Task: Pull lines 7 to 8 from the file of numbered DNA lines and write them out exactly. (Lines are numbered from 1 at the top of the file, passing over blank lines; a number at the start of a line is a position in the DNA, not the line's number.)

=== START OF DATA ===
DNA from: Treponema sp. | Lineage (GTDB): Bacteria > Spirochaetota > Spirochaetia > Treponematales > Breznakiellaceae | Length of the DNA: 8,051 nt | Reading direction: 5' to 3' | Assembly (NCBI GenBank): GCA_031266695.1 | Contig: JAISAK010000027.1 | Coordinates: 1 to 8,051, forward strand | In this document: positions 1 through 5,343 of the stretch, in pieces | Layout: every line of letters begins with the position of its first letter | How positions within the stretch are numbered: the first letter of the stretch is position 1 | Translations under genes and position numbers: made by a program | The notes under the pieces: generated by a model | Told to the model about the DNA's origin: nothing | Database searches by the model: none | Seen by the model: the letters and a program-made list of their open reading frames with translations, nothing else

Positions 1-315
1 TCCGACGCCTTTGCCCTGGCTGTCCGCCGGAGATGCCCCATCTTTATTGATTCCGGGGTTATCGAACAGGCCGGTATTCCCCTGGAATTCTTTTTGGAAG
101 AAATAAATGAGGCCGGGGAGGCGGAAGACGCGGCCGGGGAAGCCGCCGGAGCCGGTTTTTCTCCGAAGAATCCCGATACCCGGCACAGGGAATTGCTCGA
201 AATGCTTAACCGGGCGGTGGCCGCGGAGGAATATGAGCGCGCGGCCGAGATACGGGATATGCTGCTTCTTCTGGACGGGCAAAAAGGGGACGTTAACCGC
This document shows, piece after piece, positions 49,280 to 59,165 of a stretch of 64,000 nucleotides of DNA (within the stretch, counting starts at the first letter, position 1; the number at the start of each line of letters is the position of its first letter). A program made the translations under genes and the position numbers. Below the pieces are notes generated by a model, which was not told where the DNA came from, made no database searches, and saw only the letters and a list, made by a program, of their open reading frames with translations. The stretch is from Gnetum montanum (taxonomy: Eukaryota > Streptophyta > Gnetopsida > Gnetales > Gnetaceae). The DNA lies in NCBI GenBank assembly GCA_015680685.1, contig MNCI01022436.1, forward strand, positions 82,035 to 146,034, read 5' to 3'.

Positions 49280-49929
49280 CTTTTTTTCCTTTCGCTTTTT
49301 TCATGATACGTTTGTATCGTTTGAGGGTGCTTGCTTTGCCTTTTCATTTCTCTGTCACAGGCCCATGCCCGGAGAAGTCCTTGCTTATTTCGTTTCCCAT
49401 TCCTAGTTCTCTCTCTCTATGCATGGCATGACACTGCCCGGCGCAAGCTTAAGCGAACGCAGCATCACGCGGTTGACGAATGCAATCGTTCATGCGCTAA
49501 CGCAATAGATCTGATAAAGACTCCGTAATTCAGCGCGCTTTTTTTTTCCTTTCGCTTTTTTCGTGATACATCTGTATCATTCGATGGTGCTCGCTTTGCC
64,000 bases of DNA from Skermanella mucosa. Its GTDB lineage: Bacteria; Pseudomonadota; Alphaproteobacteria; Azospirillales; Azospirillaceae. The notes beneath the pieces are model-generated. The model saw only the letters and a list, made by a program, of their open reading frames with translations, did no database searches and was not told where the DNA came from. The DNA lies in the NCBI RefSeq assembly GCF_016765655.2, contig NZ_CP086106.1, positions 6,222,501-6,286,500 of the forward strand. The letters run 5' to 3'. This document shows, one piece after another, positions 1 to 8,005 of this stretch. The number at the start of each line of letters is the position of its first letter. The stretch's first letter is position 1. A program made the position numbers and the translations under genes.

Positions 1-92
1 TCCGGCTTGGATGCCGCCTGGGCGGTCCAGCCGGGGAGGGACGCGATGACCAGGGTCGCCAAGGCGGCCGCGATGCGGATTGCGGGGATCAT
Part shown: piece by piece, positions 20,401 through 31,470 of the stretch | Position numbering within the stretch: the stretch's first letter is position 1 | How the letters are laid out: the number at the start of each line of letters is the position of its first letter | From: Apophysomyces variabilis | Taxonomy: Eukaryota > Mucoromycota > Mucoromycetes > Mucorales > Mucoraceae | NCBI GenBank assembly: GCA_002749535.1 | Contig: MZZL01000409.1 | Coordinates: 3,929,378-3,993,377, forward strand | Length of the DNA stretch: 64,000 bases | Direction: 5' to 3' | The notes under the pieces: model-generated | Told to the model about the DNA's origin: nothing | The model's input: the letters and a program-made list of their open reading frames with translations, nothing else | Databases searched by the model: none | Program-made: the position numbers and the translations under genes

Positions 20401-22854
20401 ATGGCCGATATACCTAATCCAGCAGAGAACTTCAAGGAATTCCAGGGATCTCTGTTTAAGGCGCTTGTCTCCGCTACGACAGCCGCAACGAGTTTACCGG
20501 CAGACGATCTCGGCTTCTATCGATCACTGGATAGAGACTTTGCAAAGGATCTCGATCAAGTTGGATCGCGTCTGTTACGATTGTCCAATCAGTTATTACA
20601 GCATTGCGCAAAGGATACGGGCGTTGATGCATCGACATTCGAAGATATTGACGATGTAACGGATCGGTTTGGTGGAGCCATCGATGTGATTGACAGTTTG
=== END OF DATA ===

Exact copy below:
Positions 49280-49929
49280 CTTTTTTTCCTTTCGCTTTTT